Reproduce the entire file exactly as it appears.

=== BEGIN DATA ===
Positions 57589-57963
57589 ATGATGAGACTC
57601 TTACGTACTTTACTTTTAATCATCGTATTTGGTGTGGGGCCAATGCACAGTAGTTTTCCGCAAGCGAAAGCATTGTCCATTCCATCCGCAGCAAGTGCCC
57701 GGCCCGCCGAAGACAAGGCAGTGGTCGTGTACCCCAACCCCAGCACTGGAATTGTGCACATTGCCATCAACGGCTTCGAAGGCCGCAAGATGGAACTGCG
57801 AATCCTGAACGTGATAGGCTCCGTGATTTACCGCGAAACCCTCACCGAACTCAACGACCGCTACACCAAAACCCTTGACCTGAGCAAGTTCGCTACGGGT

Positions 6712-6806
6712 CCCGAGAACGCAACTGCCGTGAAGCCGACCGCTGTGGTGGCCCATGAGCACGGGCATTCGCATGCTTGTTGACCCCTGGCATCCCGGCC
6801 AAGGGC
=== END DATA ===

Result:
Positions 57589-57963
57589 ATGATGAGACTC
57601 TTACGTACTTTACTTTTAATCATCGTATTTGGTGTGGGGCCAATGCACAGTAGTTTTCCGCAAGCGAAAGCATTGTCCATTCCATCCGCAGCAAGTGCCC
57701 GGCCCGCCGAAGACAAGGCAGTGGTCGTGTACCCCAACCCCAGCACTGGAATTGTGCACATTGCCATCAACGGCTTCGAAGGCCGCAAGATGGAACTGCG
57801 AATCCTGAACGTGATAGGCTCCGTGATTTACCGCGAAACCCTCACCGAACTCAACGACCGCTACACCAAAACCCTTGACCTGAGCAAGTTCGCTACGGGT

Positions 6712-6806
6712 CCCGAGAACGCAACTGCCGTGAAGCCGACCGCTGTGGTGGCCCATGAGCACGGGCATTCGCATGCTTGTTGACCCCTGGCATCCCGGCC
6801 AAGGGC